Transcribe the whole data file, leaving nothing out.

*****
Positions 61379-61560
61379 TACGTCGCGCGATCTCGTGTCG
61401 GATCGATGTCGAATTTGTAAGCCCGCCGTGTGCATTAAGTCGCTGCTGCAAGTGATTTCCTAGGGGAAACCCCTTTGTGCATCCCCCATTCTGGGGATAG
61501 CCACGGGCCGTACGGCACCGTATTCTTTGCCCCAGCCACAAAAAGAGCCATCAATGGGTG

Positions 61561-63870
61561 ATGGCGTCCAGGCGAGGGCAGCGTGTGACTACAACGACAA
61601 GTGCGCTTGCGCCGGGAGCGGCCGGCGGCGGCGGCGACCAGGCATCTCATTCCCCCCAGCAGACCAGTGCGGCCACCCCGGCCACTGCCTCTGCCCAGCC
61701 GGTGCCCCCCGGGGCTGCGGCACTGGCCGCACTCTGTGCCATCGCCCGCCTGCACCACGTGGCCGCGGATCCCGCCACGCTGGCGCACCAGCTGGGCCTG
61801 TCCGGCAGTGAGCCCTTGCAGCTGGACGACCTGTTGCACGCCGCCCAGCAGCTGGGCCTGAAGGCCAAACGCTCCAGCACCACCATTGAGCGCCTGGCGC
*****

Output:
Positions 61379-61560
61379 TACGTCGCGCGATCTCGTGTCG
61401 GATCGATGTCGAATTTGTAAGCCCGCCGTGTGCATTAAGTCGCTGCTGCAAGTGATTTCCTAGGGGAAACCCCTTTGTGCATCCCCCATTCTGGGGATAG
61501 CCACGGGCCGTACGGCACCGTATTCTTTGCCCCAGCCACAAAAAGAGCCATCAATGGGTG

Positions 61561-63870
61561 ATGGCGTCCAGGCGAGGGCAGCGTGTGACTACAACGACAA
61601 GTGCGCTTGCGCCGGGAGCGGCCGGCGGCGGCGGCGACCAGGCATCTCATTCCCCCCAGCAGACCAGTGCGGCCACCCCGGCCACTGCCTCTGCCCAGCC
61701 GGTGCCCCCCGGGGCTGCGGCACTGGCCGCACTCTGTGCCATCGCCCGCCTGCACCACGTGGCCGCGGATCCCGCCACGCTGGCGCACCAGCTGGGCCTG
61801 TCCGGCAGTGAGCCCTTGCAGCTGGACGACCTGTTGCACGCCGCCCAGCAGCTGGGCCTGAAGGCCAAACGCTCCAGCACCACCATTGAGCGCCTGGCGC